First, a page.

“Male coaches, including Foley, would slap female athletes’ butts when they finished their races, even though the coaches would not similarly slap the butts of male athletes,” the lawsuit said. “Physical assault did not stop with slapping butts. Notably, a female athlete once spilled barbeque sauce on her chest while eating and a male coach approached her and licked it off her chest without warning or her consent.”

The USOPC and USSS knew of Foley’s behavior but did nothing to stop it, the lawsuit said. It depicted Foley as an all-powerful coach who could make and break athletes’ careers on the basis of how they got along off the mountain.

Foley’s attorney, Howard Jacobs, did not immediately return requests for comment from The Associated Press. Jacobs has previously said allegations of sexual misconduct against Foley are false.

In a statement, the USOPC said it had not seen the complaint and couldn’t comment on specific details but that “we take every allegation of abuse very seriously.”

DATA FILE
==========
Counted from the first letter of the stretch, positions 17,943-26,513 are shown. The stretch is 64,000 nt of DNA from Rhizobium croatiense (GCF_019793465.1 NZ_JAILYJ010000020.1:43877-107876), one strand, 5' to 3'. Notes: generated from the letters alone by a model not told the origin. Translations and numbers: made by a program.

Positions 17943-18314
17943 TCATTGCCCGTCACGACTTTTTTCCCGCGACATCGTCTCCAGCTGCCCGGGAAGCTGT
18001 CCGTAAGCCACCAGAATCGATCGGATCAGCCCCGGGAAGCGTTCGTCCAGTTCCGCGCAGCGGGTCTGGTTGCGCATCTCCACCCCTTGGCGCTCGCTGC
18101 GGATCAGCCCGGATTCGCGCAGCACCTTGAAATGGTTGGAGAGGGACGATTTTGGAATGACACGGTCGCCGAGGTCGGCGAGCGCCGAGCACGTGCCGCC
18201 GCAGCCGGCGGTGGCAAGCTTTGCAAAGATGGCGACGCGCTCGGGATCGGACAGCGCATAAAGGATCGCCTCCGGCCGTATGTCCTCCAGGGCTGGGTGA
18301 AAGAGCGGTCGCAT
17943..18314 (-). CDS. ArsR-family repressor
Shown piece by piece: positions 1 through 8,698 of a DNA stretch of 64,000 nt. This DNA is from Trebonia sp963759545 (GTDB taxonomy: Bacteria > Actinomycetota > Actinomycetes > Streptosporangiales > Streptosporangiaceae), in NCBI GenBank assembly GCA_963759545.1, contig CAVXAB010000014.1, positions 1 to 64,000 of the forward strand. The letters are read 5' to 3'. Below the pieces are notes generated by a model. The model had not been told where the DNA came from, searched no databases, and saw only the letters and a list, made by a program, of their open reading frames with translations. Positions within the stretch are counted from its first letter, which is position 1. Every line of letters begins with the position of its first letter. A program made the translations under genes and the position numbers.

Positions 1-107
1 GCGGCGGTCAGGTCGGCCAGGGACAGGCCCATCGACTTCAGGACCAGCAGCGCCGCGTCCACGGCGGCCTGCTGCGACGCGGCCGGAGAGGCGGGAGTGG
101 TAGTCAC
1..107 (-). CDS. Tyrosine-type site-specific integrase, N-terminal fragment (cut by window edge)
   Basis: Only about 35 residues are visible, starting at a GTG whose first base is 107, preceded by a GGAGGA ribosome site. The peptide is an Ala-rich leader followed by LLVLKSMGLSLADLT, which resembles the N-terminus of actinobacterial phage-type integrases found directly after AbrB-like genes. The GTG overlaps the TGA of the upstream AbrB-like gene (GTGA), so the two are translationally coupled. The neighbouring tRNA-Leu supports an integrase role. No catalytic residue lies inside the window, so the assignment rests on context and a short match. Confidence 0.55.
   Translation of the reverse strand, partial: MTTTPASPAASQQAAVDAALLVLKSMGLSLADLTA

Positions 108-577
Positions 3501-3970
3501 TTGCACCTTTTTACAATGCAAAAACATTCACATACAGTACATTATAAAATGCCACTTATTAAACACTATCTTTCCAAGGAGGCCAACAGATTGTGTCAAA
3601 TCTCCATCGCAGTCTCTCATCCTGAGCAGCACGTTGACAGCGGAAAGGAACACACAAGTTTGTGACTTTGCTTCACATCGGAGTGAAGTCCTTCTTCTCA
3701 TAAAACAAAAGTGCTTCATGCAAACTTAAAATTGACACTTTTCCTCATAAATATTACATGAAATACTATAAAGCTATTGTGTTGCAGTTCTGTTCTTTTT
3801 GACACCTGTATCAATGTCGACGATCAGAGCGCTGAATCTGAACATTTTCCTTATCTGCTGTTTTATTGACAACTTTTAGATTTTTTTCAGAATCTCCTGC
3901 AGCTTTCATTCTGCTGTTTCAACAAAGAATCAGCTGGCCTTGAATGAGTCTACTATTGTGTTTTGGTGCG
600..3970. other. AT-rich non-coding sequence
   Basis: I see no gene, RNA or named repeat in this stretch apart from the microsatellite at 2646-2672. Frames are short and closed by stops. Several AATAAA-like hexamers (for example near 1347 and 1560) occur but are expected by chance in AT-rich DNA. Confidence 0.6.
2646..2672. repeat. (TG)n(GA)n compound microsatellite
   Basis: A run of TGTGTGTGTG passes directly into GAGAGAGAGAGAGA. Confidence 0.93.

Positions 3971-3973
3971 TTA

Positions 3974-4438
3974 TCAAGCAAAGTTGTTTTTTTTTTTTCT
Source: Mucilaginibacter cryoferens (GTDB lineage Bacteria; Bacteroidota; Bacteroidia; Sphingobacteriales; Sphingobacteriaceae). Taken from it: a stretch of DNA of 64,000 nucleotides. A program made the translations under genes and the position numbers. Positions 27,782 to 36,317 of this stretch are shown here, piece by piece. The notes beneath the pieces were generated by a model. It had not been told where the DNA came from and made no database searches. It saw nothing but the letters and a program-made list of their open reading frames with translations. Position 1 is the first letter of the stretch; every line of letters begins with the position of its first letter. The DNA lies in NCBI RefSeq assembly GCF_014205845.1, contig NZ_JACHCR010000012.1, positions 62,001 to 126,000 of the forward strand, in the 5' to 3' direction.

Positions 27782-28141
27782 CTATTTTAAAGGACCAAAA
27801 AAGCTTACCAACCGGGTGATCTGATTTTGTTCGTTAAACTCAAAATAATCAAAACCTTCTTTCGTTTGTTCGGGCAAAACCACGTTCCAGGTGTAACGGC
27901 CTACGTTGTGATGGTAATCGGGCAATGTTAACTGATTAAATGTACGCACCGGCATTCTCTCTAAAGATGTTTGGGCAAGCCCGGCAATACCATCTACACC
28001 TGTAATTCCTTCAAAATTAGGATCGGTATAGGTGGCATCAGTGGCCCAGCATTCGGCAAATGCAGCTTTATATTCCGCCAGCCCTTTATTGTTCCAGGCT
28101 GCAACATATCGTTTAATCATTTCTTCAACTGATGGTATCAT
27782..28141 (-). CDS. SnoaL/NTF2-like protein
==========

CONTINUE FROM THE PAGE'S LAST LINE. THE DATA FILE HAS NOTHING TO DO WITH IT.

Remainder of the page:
“The USOPC is committed to ensuring the safety and wellbeing of Team USA athletes, and we are taking every step to identify, report, and eliminate abuse in our community,” the statement said.

It wasn’t until the Olympics in Beijing last year that allegations about Foley’s behavior and the culture on the snowboarding team started to emerge.

Allegations posted on Instagram by former team member Callan Chythlook-Sifsof — who, along with former team member Erin O’Malley, is a plaintiff along with Fletcher — led to Foley’s removal from the team, which he was still coaching when the games began.

That posting triggered more allegations in reporting by ESPN and spawned an AP report about how the case was handled between USSS and the U.S. Center for SafeSport, which is ultimately responsible for investigating cases involving sex abuse in Olympic sports. The center has had Foley on temporary suspension since March 18, 2022.

The AP typically does not identify alleged victims of sexual assault unless they have granted permission or spoken publicly, as Fletcher, Chythlook-Sifsof and O’Malley have done through a lawyer.

USSS said it was made aware of the allegations against Foley on Feb 6, 2022, and reported them to the SafeSport center.

“We are aware of the lawsuits that were filed,” USSS said in a statement. “U.S. Ski & Snowboard has not yet been served with the complaint nor has had an opportunity to fully review it. U.S. Ski & Snowboard is and will remain an organization that prioritizes the safety, health and well-being of its athletes and staff.”

The lawsuits seek unspecified damages to be determined in a jury trial.